As some states begin to relax their shelter-in-place orders and re-open businesses to spark the economy, more and more people will be out of their homes mingling for the first time in months. As pharmaceutical companies work to find a vaccine to prevent this disease – keep in mind, there currently is no cure – people are clamoring to return to work.

As we all know, the work environment has changed. A quick visit to the grocery store will solidify the fact that people are concerned not only about staying safe but spreading a disease they may or may not have.

Face masks, once a covering mostly seen while visiting a hospital, have become the new go-to preventative safety tool.

The CDC reports that; a significant portion of individuals with coronavirus lack symptoms (“asymptomatic”) and that even those who eventually develop symptoms (“pre-symptomatic”) can transmit the virus to others before showing symptoms.  This means that the virus can spread between people interacting in close proximity—for example, speaking, coughing, or sneezing—even if those people are not exhibiting symptoms. 

Many States Now Require Wearing Face Coverings in Public

On April 18th Rhode Island made it mandatory for all employees of construction businesses, and manufacturers to wear cloth face masks while at work. And these businesses are mandated to provide face coverings for their employees. Face coverings can include scarves, bandanas, and other homemade and non-factory-made masks. Rhode Island also provides guidance on wearing face masks at work.

While many states do require wearing face coverings in pubic, some states do not. This can cause confusion among people as to what is expected as the proper way to navigate in public settings.

CDC Provides Guidance on Wearing Masks

CDC recommends wearing cloth face coverings in public settings where other social distancing measures are difficult to maintain. And while wearing a mask does not protect you, it can help protect others. They also still recommend you stay at least 6 feet away from other people (social distancing), frequent hand cleaning and other everyday preventive actions. Cloth face coverings should not be placed on young children younger than 2 years of age, anyone who has trouble breathing.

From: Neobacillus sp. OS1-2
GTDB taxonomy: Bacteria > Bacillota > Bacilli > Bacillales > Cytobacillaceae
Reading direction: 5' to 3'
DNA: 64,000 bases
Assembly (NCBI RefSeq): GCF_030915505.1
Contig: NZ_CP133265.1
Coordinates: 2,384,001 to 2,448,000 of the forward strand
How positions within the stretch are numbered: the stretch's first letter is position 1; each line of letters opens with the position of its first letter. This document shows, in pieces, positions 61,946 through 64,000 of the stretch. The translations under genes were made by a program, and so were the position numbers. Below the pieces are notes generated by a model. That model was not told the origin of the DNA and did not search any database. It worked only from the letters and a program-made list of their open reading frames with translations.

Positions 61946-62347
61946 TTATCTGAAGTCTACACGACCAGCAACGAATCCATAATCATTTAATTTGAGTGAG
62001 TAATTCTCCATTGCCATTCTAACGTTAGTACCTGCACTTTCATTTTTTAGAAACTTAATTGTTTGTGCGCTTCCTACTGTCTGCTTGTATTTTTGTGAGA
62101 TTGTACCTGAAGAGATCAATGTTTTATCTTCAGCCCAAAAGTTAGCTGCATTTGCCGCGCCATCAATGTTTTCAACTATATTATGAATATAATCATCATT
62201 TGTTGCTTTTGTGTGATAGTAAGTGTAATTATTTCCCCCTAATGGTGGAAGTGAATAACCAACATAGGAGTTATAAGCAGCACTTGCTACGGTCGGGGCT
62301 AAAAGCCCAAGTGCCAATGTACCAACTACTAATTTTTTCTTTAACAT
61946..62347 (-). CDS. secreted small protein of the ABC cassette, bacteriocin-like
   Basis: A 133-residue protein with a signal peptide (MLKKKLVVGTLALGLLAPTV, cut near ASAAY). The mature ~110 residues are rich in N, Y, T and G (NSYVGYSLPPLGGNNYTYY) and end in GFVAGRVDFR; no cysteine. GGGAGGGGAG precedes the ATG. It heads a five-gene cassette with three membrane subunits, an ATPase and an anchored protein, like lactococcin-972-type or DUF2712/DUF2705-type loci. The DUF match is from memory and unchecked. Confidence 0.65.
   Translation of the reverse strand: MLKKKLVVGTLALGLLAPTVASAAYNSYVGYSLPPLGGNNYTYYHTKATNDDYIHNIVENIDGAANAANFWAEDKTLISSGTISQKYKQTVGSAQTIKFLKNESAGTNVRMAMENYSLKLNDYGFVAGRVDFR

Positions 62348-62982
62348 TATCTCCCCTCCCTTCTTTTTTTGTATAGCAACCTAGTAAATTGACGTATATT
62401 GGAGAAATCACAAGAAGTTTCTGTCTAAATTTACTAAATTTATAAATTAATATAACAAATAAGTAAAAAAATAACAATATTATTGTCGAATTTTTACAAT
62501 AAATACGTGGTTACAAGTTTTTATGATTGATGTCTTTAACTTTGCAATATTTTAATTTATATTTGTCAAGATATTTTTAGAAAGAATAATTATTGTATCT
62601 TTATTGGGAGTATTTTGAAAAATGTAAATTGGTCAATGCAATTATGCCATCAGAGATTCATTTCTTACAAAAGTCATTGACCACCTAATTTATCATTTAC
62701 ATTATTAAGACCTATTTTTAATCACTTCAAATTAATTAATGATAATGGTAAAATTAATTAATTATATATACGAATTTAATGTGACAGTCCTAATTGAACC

Safety Measures for Your Workplace

Face masks are becoming the new normal for all work environments. And while masks can help stop the spread of the virus, many more safety measures will need to be initiated to ensure your working environment provides the level of safety for workers and customers expect.

We’ve developed two Safety Service programs to help you stay current with state and local government safety mandates:

COVID-19 CONSULTING BUNDLE – Written directive/policy on requirements which can be either a corporate policy or a site-specific policy.

COVID-19 TRAINING (INFECTION CONTROL WEBINAR) – We offer Open Enrollment Classes and Private Company Sponsored Classes made available at your convenience.

If you have concerns about your workforce and coronavirus, please contact us today to learn about steps you can take to protect yourself, your family, and your employees.